From Fr Z’s Blog:
Card. Zen – legit hero – made a statement about the passing of Pope Benedict XVI.
I cheated and used a machine translation because I didn’t want to fight with both Chinese and Italian at 0300.
AT THIS MOMENT WHEN POPE BENEDICT LEFT US FOR HEAVEN
Pope Benedict XVI has finally finished his humble service as a “worker in the Lord’s vineyard”. It was a multifaceted service: who will underline that he was a great theologian, who will continue to call him God’s rottweiler, for me he was the great defender of the truth. It is true that his first encyclical was “Deus caritas est”, but later this was followed by “Caritas in veritate”. He defended the truth against the dictatorship of relativism. He wasn’t afraid to appear retrograde in the face of so many who exalt a pluralism to the bitter end, an indiscriminate inclusiveness. He said that love without a foundation in truth becomes a shell that can contain anything.
Someone said that Pope Benedict, after his resignation, should have kept quiet and not created confusion in the Church. It seems to me quite the opposite: precisely because there is confusion in the Church, a Pope Emeritus, like every bishop and cardinal as long as they have breath and are clear of mind, must fulfill his duty as Successor of the Apostles to defend the sound tradition of Church. Since when does the word “conservative” mean a sin? Unfortunately fidelity to Tradition can be taken as “rigidity” or “backwardness”. In crucial moments, even Pope Francis has accepted this contribution of his predecessor, as when he defended the priestly celibacy of the Roman Church in the controversy over the proposal to ordain “viri probati”.
As a member of the Chinese Church, I am immensely grateful to Pope Benedict for things he has not done for other Churches. First of all, a Letter (June 29, 2007) which was a masterpiece of balance between the lucidity of Catholic ecclesiological doctrine and humble understanding of civil authority. Catholic ecclesiology which is not personal to him, but expounded by him with unsurpassed clarity and concreteness. Unfortunately, a rather worn letter: errors (more likely also manipulations) in the Chinese translation and tendentious quotations against the obvious meaning of the Letter.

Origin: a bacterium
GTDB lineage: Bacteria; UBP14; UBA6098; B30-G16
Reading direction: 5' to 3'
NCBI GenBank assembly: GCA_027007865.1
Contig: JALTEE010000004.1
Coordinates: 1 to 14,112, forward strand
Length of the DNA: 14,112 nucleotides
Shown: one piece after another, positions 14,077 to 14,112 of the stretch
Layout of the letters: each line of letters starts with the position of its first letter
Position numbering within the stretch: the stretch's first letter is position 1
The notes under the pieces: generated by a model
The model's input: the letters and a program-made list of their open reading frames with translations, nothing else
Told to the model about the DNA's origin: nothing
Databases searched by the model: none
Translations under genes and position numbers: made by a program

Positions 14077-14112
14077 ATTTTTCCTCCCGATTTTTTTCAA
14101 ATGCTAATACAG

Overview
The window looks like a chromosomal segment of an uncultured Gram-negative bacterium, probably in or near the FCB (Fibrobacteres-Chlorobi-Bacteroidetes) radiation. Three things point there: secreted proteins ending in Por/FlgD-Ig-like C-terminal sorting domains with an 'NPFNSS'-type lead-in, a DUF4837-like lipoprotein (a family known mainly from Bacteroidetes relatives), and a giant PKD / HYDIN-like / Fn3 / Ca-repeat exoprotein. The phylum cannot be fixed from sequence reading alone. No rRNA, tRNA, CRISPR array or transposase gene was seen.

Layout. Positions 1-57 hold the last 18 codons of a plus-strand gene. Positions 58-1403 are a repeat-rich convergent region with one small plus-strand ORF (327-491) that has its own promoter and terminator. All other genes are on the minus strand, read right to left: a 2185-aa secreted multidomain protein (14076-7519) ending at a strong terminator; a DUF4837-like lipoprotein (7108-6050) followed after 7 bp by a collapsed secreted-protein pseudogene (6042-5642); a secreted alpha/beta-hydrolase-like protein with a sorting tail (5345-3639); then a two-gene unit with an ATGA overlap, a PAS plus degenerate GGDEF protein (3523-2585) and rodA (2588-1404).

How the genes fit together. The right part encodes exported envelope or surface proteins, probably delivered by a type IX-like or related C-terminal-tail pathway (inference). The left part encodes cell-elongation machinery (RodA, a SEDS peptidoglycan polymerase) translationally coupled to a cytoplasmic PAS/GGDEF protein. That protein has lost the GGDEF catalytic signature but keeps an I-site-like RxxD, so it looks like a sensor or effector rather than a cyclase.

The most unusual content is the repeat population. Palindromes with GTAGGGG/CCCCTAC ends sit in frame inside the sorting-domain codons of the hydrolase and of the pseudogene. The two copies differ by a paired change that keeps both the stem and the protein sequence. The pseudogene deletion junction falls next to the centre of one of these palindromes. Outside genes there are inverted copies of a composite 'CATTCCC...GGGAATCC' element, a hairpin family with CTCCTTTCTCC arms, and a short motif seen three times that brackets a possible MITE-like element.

Another extraordinary thing he has done for the Church in China is the establishment of a powerful Commission to take care of the affairs of the Church in China; unfortunately under the new President of this Commission it was secretly made to disappear without even a word of respectful farewell.
Pope Benedict was often misunderstood and sometimes not followed; but it is precisely in these cases, which seem to be failures, that I was able to admire the person’s great fortitude and magnanimity in the face of setbacks (I saw Cardinal Meissner cry during those days when the German episcopate severely criticized the German Pope). In the Angelus of December 26, 2006, Pope Benedict exhorted the faithful in China to persevere in the faith, even if in the present moment everything seems to be a failure.
Despite his great effort, Pope Benedict had failed to improve the situation of the Church in China. He could not accept any compromise. I am still convinced that every effort to improve the situation of the Church in China will have to be done along the lines of the 2007 Letter. (I noted that even the great executor of the Church’s Ostpolitik, Cardinal Casaroli, did not believe he could always succeed with diplomacy).
As we remember the great Pontiff, let us remember that we now have him as a powerful intercessor in Heaven. With his intercession, let us pray that everyone, the Church in Rome, the Church in China and the Chinese authorities will be moved by God’s grace to bring about true peace for the Church and for our country.
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